“As I told the team in an all-staff meeting today, I’m tired of cutting,” Karlo said. “I want to see if we could actually improve our situation here.”

Karlo also said the earlier percentages he gave were rough estimates. Karlo said they didn’t have accurate numbers since their finances were not as accurate as they would like.

Currently, Bowman said CapRadio is still trying to understand the gravity of its debt and how much it will cost. He said CapRadio isn’t planning on borrowing funds from other departments now that the station’s reserve funds have run out, because he doesn’t see CapRadio’s debt depleting the university’s reserve.

As I told the team in an all-staff meeting today, I’m tired of cutting. I want to see if we could actually improve our situation here.

— Tom Karlo

“We’re renegotiating with all the lenders to be able to have that debt spread out over time,” Bowman said. “So it’s not really going to have a huge downgrade on our campus reserves right now.”

Despite assurances like these, some Sac State students said they felt too much money is being put toward CapRadio, with no visible benefits being made to improve student life.

Fifth-year design studies student Samuel Williams said he felt like the university should be putting that money toward students in need instead of CapRadio.

“There are students who are homeless and living in cars, they don't even have a place to stay,” Williams said. “That's where that money should go.”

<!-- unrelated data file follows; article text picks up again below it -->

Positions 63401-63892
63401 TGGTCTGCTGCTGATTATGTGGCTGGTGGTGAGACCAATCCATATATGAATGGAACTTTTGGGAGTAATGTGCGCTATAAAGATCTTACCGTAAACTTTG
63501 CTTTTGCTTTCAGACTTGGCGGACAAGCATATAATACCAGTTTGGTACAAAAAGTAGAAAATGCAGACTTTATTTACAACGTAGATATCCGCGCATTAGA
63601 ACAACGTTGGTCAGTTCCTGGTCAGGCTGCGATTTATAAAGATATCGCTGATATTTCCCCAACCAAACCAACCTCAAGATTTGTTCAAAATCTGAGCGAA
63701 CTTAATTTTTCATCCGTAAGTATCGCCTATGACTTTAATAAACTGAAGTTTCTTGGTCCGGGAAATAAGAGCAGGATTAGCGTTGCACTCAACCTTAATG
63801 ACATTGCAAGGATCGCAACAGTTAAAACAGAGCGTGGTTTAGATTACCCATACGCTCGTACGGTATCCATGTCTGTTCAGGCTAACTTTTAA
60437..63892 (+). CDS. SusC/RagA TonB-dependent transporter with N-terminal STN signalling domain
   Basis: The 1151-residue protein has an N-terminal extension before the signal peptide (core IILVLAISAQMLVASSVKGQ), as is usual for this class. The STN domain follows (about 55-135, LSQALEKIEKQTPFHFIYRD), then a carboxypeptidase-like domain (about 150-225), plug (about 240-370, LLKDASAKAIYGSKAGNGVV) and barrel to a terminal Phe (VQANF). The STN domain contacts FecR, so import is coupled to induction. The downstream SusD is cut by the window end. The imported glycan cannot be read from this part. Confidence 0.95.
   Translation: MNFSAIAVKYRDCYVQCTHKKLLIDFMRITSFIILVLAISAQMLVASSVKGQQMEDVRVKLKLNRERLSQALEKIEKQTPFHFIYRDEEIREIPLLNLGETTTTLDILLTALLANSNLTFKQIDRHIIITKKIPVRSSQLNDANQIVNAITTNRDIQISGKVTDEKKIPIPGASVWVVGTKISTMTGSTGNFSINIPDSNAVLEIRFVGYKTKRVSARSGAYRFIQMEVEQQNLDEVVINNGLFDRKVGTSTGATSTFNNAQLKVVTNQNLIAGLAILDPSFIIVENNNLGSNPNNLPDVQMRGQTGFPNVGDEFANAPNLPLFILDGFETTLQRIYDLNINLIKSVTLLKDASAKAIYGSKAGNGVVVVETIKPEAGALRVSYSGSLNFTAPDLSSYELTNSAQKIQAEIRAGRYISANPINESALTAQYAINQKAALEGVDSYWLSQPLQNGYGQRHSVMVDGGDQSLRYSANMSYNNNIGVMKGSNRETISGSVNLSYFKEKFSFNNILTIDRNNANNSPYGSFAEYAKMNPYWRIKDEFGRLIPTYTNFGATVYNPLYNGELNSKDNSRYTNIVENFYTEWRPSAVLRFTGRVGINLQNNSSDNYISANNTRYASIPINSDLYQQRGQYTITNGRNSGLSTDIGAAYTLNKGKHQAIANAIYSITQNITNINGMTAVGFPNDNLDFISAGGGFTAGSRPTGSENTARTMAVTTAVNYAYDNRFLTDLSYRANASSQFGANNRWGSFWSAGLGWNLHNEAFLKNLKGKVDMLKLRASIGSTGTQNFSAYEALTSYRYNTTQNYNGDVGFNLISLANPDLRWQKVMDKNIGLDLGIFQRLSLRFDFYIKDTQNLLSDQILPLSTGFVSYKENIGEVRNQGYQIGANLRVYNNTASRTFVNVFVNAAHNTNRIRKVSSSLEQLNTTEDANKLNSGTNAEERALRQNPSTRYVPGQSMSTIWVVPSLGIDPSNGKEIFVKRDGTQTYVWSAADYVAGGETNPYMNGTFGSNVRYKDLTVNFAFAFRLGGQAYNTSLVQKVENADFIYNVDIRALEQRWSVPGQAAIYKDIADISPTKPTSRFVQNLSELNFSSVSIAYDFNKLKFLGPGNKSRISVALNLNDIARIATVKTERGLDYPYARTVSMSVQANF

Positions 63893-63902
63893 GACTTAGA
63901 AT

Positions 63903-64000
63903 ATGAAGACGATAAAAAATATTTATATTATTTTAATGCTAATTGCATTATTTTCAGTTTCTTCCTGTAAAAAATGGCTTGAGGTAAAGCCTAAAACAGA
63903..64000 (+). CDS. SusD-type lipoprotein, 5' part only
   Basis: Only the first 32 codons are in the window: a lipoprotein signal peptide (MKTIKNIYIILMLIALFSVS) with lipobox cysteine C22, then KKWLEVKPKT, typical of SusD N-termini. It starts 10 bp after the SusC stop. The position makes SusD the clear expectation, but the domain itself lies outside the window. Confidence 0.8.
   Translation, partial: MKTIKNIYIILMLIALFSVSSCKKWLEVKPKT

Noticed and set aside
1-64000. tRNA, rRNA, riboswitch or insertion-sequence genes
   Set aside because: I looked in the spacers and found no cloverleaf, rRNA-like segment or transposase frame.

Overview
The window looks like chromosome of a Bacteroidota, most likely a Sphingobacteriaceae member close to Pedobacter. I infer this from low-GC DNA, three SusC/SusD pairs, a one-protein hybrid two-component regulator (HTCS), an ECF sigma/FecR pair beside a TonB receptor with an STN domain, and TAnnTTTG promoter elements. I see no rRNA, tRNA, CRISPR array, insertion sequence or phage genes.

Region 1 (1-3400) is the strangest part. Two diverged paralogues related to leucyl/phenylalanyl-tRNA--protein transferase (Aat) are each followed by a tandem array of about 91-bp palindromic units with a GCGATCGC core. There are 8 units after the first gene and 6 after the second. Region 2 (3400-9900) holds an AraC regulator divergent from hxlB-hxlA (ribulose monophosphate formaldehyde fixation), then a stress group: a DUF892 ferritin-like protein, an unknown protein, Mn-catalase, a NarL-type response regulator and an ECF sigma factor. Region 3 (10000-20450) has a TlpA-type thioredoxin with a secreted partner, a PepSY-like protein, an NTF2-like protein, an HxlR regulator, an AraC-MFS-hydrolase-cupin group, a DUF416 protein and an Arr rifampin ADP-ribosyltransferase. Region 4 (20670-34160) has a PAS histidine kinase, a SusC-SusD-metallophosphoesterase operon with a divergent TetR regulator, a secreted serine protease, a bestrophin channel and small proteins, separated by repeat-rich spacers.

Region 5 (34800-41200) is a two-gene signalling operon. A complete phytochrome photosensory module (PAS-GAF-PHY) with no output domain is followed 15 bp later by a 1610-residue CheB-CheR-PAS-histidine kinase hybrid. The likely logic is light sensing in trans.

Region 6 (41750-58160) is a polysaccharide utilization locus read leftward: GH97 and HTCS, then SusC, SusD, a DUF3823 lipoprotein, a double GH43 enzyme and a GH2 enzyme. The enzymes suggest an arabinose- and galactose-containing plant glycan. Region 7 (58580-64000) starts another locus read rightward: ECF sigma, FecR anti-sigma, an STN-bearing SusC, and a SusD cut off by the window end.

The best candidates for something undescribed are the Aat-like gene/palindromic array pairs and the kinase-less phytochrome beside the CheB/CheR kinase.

Fifth-year communications student Christopher Garcia said it's unfair the university has already sunk $12 million into CapRadio.

“It takes away from the fact that students could use those funds for actual educational purposes,” Garcia said. “CapRadio should be held responsible for their audit.”

Garcia said the audit made him feel that CapRadio shouldn’t be trusted with its own finances. Both students said they had not heard of CapRadio prior to the audit being released.

Bowman and Karlo said they want to bring CapRadio back to financial stability in their time working with the station.

“The CSU, Sac State and the CapRadio management are working really hard to try to restore CapRadio to its prior glory,” Bowman said. “It is an absolutely invaluable resource for all of Northern California.”

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About the Contributors
Michaela Graves, News Staffer
(she/her) Michaela Graves is a transfer student from CRC where she was staff writer for the connection for two semesters. This is her first semester on the state hornet where she plans on continuing Pershing her dream in journalism and communications. When she's not at school you can find Michaela as a company member for Sac Dance Lab.
Analah Wallace, News Staffer
(they/them) Analah Wallace is a fourth-year student studying Journalism and Film. Raised in Sacramento, CA, they aim to make newswriting more honest and respectable. Currently they write for the State Hornet, and they hope in the future to write about media such as films, music, and entertainment.